Mike Rice Speaks Out 7 Months After Rutgers Firing for Abusing Players

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Mike Rice Speaks Out 7 Months After Rutgers Firing for Abusing Players
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Former Rutgers head basketball coach Mike Rice was the talk of college basketball for all the wrong reasons seven months ago when he was fired after a video showed him physically and mentally abusing his players during practice. Rice has kept a low profile since then, but he has finally come forward with his side of the story.  

Jonathan Mahler of The New York Times shadowed Rice for several months in an effort to figure out why the disgraced coach acted out in such an extreme manner. While Rice expressed a great deal of remorse and took responsibility for his actions, he also stopped short of calling his actions abusive.

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“Everything I’ve ever done is fight, scratch and claw,” Rice said, “and now I have to sit back and take it, listen to people say I was abusing my players? I was an idiot, but I never abused anybody.”

Rice certainly isn't trying to run away from the fact that he acted inappropriately, but he suggested that the things that happened in that infamous video occurred quite infrequently.

“When you look at those moments, they’re ugly moments, there’s no way of describing them any way else,” he said, adding, “Once every 20 practices doesn’t make it that way every day.”

The 44-year-old Rice is working hard to rehabilitate his image, and while he still appears to have a long road ahead of him terms of getting another collegiate coaching job, he has kept busy by running after-school basketball clinics and coaching his son's high school team, according to Mahler.

Following the release of the highly publicized video, all Rice could do was apologize as seen in this tweet and video courtesy of SportsCenter.

Some questioned the sincerity of Rice's apology, but based on the many conversations he has had with Mahler, it's clear that Rice is trying to better himself as a person.

Rice even admitted that he knew deep down inside that his rage was a problem prior to his stint at Rutgers. Rice was known as a fiery presence on the sidelines while coaching at Robert Morris University, but he crossed the line at times.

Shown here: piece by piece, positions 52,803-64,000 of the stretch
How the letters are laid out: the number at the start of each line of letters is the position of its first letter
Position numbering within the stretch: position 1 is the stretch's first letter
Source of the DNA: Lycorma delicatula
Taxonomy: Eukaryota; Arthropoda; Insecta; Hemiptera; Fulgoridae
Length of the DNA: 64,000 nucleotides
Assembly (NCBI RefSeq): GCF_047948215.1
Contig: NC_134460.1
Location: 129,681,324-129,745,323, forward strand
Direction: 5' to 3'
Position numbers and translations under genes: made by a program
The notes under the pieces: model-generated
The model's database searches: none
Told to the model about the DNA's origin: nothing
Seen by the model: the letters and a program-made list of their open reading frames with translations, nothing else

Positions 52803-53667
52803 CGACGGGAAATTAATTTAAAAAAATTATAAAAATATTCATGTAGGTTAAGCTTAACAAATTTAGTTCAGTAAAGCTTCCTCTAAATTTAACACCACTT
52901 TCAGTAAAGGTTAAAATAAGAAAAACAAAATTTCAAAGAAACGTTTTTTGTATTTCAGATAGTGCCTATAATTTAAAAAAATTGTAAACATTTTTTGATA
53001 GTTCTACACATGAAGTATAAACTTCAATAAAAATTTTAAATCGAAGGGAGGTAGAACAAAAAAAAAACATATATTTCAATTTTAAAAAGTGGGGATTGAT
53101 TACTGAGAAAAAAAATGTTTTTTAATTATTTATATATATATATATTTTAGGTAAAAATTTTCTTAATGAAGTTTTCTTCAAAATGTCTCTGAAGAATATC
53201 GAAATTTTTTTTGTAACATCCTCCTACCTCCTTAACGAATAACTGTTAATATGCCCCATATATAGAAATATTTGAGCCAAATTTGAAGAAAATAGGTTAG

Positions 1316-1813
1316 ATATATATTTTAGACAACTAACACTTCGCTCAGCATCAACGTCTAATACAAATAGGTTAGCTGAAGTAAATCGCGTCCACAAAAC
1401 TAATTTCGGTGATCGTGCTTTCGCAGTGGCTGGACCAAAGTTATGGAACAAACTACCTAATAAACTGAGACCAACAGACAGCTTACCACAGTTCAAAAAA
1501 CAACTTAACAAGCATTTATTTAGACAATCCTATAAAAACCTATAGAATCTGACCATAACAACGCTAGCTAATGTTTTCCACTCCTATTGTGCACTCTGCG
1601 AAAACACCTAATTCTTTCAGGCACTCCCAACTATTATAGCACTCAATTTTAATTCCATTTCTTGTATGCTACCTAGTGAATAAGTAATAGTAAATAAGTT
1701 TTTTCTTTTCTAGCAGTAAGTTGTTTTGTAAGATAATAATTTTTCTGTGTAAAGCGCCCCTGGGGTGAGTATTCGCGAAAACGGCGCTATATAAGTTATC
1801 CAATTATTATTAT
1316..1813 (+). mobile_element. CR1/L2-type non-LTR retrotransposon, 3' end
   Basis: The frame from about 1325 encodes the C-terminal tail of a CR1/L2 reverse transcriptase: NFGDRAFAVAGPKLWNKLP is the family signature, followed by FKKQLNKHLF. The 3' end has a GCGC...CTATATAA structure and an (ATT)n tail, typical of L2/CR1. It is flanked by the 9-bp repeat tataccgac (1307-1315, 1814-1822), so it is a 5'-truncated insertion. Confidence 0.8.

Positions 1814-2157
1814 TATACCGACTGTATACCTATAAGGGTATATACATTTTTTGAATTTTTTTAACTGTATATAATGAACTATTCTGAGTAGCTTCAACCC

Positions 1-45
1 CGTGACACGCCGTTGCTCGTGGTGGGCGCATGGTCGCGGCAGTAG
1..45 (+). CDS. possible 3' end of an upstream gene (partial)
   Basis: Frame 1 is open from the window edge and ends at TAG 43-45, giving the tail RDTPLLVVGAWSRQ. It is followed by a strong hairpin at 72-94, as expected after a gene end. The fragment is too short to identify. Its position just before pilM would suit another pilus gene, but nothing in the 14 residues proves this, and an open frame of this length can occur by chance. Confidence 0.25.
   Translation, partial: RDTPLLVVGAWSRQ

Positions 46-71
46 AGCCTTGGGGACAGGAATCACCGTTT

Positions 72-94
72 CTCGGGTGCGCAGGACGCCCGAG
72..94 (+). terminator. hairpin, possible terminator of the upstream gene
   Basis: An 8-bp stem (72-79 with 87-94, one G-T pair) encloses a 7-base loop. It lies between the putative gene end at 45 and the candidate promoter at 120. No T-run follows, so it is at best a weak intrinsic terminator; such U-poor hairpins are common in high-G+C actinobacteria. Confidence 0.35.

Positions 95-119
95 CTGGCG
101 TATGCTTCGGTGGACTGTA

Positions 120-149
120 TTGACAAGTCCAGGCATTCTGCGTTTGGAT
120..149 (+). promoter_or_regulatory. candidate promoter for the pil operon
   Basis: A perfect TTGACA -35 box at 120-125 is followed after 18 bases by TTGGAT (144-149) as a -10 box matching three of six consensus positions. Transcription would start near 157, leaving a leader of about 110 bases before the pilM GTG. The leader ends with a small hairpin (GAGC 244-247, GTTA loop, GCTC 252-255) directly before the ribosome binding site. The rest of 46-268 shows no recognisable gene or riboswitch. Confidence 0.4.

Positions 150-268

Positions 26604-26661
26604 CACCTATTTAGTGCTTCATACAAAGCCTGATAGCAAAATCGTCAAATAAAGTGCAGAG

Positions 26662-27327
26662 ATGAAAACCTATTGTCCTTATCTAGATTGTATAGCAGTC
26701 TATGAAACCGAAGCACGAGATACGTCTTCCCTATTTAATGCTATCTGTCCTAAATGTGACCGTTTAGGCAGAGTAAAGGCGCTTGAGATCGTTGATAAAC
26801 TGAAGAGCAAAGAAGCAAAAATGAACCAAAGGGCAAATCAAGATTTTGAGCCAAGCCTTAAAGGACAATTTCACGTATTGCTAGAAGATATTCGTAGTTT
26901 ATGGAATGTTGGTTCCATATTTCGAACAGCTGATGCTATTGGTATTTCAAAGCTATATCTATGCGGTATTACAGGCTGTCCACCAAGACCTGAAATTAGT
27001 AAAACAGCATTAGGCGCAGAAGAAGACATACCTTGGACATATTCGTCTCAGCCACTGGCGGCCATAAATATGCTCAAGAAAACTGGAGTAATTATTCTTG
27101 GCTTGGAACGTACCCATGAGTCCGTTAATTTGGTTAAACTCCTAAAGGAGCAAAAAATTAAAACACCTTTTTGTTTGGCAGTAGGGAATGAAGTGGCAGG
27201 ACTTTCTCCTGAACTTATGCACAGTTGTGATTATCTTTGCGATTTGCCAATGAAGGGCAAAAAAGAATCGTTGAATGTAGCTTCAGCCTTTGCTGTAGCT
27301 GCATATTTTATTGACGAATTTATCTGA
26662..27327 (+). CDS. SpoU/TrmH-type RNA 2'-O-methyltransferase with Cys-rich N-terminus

“The 1,500 people who came to the games at Robert Morris, I’d put on a good show for them,” Rice said. “If the game was boring, they could just watch me. I would watch myself and think, Jeez, I’ve got to calm down.”

That issue only intensified at Rutgers as the games got bigger and more meaningful, and the pressure mounted.

“You’re successful and now you keep building and it gets a little more out of control until it becomes a problem,” he says. “And my problem became a huge problem, and I never took time out to analyze how I was going about things. Even though people would say things, I’m not hearing it. Because the intensity is what I was, the intensity is what I knew.”

Rice has certainly become more philosophical since the fallout, and he now fully realizes the fact that he went about motivating his team in the worst way possible.

“A good coach leads his team to water,” Rice said, borrowing a metaphor he picked up in anger-management counseling. “A great coach leads them to water and makes them thirsty. I led them to water, put their heads in until I was satisfied with how much they drank.”

Rice told Mahler that he now understands that his motivational tactics were counterproductive, however, there is still a hint of defiance and rationalization in his explanation as he mentioned that none of his players ever stood up to him or put a stop to the behavior.

“There’s not a lot of thought that went into why you would throw a ball at somebody’s feet as hard as you could. Is that going to make him rebound better? Probably not. I don’t know what will, but that won’t.” Even as Rice acknowledges that he was wrong, he says his players understood he was just trying to motivate them. “Did any of them blink?” he asked me once. “If they were mad at me, they would have knocked the hell out of me. They’re 6-9, 270 pounds.”

Ultimately Rice came to the conclusion that his competitiveness caused him to overstep boundaries that he never should have crossed. While everything Rice did was done with an eye toward getting his team to perform at the highest possible level, Rice submitted that he shouldn't have abandoned values in order to make that happen.

“I wish I would have been more thoughtful in how I went about making them forged as a team, making them tougher as a unit,” Rice said. “Or maybe just accepting that sometimes you have to accept that you are who you are. Look, we’re not very good, but we’re going to try every day, and we’re going to do the right things.”

Throughout Mahler's profile, Rice came across as a humbled man who is trying to make up for the wrongs he committed at Rutgers. There is no doubt that Rice wants to coach again, and if he continues on his current path, it's certainly possible that someone will be willing to give a rehabilitated Rice a chance.

 

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